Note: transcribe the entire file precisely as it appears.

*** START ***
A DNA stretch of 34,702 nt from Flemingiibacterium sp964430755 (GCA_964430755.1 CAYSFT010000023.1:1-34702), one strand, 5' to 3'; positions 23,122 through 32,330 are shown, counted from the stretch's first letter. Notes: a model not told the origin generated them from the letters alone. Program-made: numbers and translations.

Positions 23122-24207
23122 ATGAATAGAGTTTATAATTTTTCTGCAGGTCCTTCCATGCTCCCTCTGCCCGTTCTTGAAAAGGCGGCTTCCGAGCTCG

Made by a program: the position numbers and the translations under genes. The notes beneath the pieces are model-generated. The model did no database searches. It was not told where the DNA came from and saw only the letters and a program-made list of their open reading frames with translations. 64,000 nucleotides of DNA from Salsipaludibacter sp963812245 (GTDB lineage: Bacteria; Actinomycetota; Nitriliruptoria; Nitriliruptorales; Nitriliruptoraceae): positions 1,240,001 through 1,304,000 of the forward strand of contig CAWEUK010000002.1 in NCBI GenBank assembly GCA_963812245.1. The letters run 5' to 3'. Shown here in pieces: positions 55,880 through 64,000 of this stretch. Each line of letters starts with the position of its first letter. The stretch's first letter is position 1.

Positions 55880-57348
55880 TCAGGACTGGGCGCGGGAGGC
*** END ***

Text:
A DNA stretch of 34,702 nt from Flemingiibacterium sp964430755 (GCA_964430755.1 CAYSFT010000023.1:1-34702), one strand, 5' to 3'; positions 23,122 through 32,330 are shown, counted from the stretch's first letter. Notes: a model not told the origin generated them from the letters alone. Program-made: numbers and translations.

Positions 23122-24207
23122 ATGAATAGAGTTTATAATTTTTCTGCAGGTCCTTCCATGCTCCCTCTGCCCGTTCTTGAAAAGGCGGCTTCCGAGCTCG

Made by a program: the position numbers and the translations under genes. The notes beneath the pieces are model-generated. The model did no database searches. It was not told where the DNA came from and saw only the letters and a program-made list of their open reading frames with translations. 64,000 nucleotides of DNA from Salsipaludibacter sp963812245 (GTDB lineage: Bacteria; Actinomycetota; Nitriliruptoria; Nitriliruptorales; Nitriliruptoraceae): positions 1,240,001 through 1,304,000 of the forward strand of contig CAWEUK010000002.1 in NCBI GenBank assembly GCA_963812245.1. The letters run 5' to 3'. Shown here in pieces: positions 55,880 through 64,000 of this stretch. Each line of letters starts with the position of its first letter. The stretch's first letter is position 1.

Positions 55880-57348
55880 TCAGGACTGGGCGCGGGAGGC